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More veterans die by suicide than US government reports: Study

US Rep. Ilhan Omar (D-MN) (L) talks with Speaker of the House Nancy Pelosi (D-CA) during a rally with fellow Democrats before voting on H.R. 1, or the People Act, on the East Steps of the US Capitol on March 08, 2019 in Washington, DC. (AFP photo)
Iraq War veteran couple Colleen Ryan and Jeff Hensley of the US Navy help set up US flags on the National Mall on March 27, 2014, to represent veterans and service members who died by suicide. (AFP file photo)

A comprehensive new study has revealed that American military veterans are committing suicide at a much higher rate than the US government reports.

An average of 24 former service members are taking their own lives every day, 37 percent more than what has been reported by the US Department of Veterans Affairs (VA), according to a study by America’s War Partnership (AWP) conducted jointly with University of Alabama and Duke University.

In addition, 20 veterans, on average, are dying each day by “self-injury mortality,” such as drug overdose.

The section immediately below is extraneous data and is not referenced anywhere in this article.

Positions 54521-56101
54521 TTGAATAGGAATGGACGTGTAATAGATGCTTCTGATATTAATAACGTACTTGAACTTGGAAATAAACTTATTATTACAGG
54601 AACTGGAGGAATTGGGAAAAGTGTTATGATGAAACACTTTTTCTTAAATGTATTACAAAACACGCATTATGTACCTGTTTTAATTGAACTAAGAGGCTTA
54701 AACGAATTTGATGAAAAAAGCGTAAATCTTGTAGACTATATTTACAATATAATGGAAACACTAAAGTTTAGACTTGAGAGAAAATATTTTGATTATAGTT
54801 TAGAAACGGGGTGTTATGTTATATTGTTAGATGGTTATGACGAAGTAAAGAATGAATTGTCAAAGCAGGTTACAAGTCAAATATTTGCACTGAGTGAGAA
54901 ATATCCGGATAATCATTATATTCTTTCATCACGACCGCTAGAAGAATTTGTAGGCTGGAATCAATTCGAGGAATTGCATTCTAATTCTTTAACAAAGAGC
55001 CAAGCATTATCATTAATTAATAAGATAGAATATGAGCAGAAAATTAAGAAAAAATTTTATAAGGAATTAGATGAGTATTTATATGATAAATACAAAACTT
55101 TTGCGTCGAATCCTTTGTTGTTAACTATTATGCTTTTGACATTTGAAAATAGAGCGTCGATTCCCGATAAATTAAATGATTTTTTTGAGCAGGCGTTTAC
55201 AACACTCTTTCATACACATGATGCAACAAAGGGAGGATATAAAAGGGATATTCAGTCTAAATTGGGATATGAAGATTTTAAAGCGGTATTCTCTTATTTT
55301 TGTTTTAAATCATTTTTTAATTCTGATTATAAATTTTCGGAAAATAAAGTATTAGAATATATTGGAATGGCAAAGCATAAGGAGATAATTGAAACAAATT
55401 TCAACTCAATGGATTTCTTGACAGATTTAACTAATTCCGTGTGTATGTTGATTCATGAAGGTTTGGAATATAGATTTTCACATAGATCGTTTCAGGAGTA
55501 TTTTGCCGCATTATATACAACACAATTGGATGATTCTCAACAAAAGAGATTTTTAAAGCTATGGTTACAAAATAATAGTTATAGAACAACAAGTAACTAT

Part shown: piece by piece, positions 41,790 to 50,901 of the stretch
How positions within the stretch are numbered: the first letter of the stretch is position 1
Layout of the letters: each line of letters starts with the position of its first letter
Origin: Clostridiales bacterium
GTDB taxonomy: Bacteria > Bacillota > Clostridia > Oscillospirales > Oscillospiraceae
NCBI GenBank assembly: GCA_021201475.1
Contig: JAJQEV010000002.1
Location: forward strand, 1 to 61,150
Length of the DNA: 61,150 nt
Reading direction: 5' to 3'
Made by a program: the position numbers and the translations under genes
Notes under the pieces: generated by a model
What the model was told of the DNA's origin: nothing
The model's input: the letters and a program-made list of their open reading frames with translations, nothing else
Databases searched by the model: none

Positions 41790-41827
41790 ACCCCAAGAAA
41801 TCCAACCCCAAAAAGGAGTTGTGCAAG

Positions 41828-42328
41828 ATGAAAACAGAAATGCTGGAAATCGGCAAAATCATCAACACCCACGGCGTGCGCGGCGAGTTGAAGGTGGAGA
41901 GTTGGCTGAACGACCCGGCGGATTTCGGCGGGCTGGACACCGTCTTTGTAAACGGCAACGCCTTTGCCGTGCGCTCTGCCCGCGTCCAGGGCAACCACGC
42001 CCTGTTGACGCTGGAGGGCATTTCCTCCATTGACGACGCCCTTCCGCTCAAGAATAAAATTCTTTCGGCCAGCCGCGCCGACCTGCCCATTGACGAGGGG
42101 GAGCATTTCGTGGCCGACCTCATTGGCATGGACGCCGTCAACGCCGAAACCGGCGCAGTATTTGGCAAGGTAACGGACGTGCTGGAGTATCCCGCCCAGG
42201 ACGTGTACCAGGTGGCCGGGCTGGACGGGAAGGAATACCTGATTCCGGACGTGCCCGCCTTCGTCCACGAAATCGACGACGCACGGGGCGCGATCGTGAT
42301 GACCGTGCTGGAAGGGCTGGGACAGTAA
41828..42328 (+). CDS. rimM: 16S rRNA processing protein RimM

The official figures are lower because of undercounting related to drug overdose deaths and service record errors, according to the study, which reviewed census death data from 2014 to 2018 for eight states.

It found thousands of cases of suspected or confirmed suicides that were not included in federal reports.

“These are all preventable deaths,” said Jim Lorraine, president of AWP and an Air Force veteran. “The number is less important than the methodology of tracking them and making sure we have an accurate count … that can lead us to prevention steps.”

Lorraine said many drug-related deaths in the states that researchers reviewed were classified as accidents or undetermined even though there were indications that they should have been tagged as suicide.

There were also cases where the military history of the deceased individuals was incorrectly reported, resulting to a further undercounting of the number of veteran suicides.

Veterans who were on the service for less than three years were at the greatest risk of suicide, the report found, and the likelihood of veterans killing themselves increased by 56 percent if they had received a demotion.

The report said former members of the Coast Guard were most likely to die by suicide, followed by Marine Corps, Army, Navy and Air Force service members.

Suicide has been described as a national health crisis in the United States, with more than 45,000 Americans taking their own lives each year.

 

 


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